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Susan Smith Nash



The room is harsh, chlorine

soaking into our pores,

even into the tomatoes and cucumbers

I slice for you.  Your napkin tucked close,

you say nothing, and

the narrative we all know by heart

remains unspoken.  My eyes

search for you inside yourself.  You are not here.


Where do I put crepe-myrtle, wild rose,

day-lilies, and backyard chrysanthemums

in my little card-file of memories?


I weeded the bean plants,

you swept under the wringers.

You oiled the push lawnmower,

I searched for four-leaf clovers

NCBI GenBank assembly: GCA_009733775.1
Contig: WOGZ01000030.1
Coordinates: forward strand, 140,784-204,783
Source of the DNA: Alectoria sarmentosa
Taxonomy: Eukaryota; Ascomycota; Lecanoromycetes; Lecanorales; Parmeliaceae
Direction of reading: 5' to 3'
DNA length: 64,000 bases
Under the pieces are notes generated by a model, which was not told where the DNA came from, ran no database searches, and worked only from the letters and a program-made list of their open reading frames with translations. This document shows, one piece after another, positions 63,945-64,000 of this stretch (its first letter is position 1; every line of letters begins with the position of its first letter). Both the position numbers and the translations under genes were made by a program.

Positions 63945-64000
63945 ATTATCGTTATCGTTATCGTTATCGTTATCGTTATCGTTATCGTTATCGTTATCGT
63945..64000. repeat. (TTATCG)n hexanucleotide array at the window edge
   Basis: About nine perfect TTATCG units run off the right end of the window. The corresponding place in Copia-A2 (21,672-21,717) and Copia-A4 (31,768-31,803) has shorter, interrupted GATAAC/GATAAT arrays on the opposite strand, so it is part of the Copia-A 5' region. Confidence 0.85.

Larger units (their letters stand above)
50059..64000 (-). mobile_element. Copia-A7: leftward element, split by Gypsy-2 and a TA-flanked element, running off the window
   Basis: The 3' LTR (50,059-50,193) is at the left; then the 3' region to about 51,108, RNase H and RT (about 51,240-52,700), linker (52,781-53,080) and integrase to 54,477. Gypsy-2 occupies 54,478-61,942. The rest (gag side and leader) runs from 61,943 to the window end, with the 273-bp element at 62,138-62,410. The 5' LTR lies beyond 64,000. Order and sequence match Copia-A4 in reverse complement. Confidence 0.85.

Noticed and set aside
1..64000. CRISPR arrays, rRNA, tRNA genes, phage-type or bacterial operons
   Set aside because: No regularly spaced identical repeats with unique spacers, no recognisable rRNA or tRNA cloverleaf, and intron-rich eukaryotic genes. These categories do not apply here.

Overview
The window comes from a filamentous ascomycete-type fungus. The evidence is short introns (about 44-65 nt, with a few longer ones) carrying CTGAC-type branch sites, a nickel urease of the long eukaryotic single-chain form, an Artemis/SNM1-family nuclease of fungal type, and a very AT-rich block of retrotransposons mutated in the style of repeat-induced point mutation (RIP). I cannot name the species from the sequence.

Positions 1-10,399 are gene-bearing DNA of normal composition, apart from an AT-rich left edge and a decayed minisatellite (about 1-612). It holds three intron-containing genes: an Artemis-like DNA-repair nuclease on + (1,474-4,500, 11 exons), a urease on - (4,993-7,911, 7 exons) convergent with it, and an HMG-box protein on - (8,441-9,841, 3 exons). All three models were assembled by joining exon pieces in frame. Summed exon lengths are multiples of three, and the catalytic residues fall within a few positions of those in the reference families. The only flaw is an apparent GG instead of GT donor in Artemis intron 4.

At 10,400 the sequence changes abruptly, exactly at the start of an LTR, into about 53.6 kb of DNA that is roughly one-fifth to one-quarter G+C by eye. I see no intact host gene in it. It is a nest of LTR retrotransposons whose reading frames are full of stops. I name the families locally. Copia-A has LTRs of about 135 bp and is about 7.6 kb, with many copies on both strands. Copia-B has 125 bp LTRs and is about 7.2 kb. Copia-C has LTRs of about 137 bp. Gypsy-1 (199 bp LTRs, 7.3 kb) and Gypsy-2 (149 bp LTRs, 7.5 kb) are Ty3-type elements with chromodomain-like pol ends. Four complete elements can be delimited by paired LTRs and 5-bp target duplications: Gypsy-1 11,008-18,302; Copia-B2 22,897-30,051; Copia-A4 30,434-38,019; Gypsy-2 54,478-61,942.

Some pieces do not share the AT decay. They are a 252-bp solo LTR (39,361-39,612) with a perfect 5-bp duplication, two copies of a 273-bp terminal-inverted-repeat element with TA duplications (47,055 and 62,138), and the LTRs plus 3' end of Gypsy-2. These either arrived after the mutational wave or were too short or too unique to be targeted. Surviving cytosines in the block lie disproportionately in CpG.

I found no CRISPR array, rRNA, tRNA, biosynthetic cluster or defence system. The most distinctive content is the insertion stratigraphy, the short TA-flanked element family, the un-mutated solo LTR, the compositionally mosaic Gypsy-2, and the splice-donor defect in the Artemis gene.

in the shade of the porch.


My mother bought you a dryer for winter.

You drew water for me in a claw-footed tub.

I listened to roosters crow

and the dawn train rattle down the tracks.


Magic and sadness.

Grandmother, grandchild.


I don’t know why things are the way they are,

why I have to wear this façade of invulnerability,

why I grew out of my blue-gingham smocks, embroidered

with ducks, daisies, and deep blue sky,

and why you’re not here, even though

your hand pushes at the cucumber moons & tomato stars

I see floating on the delft blue plate.


Tonight the day fades all too slowly

accompanied by cicadas stuck in their husks

while figs burst open with seed and pulp.